Procrastination is my posse
Seventeen years ago I flunked university by working up a good speed for six years and then sliding out right at the other end. My funds had dried up and I decided it was time to go and do something else.
As it turned out my invisible diploma had a negative value on the job market. Even though there were plenty of jobs around, employers either thought I was over-qualified for having been to university or under-qualified for not having the piece of paper to prove it.
But I was lucky, because my experience working for the local student magazine was good enough to get me a job as a magazine editor and when I had had enough of that (for reasons that had little to do with this story and everything with the company I worked for) I slid out again, straight into a freelance career as a web developer.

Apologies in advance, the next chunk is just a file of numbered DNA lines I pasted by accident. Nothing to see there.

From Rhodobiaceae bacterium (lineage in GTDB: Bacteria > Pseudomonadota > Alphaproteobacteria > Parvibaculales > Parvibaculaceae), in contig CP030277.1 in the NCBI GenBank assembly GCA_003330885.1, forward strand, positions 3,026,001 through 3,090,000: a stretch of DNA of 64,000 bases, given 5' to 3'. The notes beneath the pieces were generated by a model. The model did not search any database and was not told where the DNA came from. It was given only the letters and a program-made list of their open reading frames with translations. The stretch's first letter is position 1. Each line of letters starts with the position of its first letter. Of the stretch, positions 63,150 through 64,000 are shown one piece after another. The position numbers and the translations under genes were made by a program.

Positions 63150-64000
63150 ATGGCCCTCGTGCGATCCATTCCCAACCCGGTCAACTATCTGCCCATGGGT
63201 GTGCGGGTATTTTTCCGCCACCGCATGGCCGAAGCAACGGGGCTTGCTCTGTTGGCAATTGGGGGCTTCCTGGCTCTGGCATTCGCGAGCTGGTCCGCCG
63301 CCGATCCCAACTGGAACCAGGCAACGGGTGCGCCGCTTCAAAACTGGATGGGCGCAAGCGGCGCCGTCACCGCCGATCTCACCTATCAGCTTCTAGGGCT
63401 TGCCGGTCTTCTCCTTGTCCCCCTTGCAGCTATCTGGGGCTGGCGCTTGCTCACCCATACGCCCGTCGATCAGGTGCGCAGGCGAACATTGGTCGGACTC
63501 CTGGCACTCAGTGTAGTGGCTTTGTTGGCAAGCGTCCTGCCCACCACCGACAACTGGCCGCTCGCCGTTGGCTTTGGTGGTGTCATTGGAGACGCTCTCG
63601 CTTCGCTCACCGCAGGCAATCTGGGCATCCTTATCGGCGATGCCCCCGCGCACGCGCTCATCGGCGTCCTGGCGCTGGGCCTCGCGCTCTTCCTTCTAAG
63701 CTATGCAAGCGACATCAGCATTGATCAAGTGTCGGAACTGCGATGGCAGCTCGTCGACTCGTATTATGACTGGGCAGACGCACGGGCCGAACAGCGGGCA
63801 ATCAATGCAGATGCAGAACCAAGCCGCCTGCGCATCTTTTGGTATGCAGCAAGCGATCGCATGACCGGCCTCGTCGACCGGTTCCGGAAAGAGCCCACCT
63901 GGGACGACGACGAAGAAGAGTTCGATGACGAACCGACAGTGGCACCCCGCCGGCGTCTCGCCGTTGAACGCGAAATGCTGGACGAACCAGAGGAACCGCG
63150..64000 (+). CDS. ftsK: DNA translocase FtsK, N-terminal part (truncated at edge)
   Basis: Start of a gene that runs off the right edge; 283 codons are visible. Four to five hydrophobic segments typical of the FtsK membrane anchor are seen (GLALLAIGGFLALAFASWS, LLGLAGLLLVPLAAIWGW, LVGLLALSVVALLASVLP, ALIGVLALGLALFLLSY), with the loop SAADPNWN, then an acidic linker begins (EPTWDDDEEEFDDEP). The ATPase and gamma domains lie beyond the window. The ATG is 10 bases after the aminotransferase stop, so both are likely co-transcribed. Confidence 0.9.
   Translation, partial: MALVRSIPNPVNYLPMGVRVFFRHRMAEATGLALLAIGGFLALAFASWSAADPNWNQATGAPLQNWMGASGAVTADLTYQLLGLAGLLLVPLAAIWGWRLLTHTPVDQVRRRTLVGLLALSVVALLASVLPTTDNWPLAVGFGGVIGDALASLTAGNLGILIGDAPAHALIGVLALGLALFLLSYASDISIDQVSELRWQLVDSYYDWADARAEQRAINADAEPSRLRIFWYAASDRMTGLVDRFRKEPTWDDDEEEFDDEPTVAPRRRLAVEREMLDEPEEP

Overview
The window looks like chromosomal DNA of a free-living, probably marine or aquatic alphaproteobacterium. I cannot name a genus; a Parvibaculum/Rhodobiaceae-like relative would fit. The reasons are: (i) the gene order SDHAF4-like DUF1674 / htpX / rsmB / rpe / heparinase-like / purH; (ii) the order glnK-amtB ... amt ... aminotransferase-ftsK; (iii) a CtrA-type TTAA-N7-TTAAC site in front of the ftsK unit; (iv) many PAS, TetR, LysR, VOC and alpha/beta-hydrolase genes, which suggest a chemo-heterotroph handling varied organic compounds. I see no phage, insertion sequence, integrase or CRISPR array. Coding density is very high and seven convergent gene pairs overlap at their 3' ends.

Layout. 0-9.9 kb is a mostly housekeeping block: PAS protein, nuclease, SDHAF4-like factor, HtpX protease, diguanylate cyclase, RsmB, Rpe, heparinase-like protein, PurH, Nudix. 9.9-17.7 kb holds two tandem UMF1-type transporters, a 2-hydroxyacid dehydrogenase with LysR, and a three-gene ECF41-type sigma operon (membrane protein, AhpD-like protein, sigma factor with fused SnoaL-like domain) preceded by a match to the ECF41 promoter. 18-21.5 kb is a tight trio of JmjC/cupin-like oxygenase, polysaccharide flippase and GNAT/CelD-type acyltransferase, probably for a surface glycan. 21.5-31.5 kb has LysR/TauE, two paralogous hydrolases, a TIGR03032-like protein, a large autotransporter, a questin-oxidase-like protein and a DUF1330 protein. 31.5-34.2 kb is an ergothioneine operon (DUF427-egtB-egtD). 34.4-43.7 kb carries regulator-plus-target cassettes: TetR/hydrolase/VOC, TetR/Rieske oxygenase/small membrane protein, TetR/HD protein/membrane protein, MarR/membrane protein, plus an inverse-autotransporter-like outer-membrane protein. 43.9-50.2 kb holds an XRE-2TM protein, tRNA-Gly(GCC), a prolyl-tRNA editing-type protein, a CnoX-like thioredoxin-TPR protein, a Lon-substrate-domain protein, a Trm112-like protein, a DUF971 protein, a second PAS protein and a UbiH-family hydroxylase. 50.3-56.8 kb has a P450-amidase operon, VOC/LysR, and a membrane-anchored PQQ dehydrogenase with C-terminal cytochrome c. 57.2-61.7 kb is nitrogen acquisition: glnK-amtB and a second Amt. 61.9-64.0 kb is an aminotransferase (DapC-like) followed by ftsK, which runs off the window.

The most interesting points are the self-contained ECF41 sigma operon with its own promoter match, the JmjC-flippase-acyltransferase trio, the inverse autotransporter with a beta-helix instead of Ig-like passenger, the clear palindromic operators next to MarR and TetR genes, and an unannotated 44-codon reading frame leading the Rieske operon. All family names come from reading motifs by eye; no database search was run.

And I discovered I was good at it.
Which was odd because I had never studied web development. To the contrary, putzing around on the web was something I did in my student years as a form of procrastination.
This brings me around to a great insight I gained after well over forty years, which is that I don’t learn well through rote learning, but the better through osmosis. Not that great an insight perhaps, but useful.
Another insight is that if it takes you forty years to realize you learn better through osmosis than through rote learning, maybe osmosis isn’t all that it’s cracked up to be.
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